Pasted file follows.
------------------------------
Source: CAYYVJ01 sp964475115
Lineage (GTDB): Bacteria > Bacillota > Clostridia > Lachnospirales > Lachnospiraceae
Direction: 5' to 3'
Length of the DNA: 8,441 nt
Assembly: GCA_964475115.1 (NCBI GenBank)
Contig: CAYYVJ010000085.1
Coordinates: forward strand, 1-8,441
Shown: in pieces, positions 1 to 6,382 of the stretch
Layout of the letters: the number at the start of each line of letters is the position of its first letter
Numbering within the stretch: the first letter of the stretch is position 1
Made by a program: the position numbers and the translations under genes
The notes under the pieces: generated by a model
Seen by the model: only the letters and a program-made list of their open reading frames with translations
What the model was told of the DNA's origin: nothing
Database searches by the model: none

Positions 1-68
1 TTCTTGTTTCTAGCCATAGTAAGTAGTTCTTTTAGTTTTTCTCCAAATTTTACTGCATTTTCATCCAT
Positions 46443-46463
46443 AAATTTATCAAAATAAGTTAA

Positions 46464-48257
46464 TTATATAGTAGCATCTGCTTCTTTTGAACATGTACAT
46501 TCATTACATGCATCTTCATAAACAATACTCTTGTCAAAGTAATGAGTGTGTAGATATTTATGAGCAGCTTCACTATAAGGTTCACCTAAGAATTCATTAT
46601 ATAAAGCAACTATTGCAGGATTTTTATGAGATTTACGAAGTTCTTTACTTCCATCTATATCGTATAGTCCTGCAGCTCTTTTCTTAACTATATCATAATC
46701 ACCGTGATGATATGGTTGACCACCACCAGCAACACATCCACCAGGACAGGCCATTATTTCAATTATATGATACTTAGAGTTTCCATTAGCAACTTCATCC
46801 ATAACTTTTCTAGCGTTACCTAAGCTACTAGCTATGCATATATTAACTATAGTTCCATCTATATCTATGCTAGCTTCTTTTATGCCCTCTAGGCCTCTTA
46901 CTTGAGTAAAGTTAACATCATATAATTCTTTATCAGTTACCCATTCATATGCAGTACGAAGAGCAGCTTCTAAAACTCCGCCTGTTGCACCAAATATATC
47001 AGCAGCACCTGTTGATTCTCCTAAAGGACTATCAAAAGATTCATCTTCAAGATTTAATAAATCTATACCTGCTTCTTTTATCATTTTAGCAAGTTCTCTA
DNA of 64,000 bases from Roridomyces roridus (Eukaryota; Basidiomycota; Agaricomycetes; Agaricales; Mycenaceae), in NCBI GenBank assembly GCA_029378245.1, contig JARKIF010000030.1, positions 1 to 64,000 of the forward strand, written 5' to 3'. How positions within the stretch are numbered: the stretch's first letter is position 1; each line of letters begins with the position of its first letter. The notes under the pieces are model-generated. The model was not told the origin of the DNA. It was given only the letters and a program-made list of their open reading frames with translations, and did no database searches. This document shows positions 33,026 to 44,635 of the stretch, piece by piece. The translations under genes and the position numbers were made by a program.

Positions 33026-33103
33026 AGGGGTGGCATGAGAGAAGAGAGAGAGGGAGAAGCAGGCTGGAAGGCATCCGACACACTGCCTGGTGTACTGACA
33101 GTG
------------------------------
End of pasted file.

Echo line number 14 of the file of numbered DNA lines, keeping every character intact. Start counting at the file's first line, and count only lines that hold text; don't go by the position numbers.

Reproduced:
What the model was told of the DNA's origin: nothing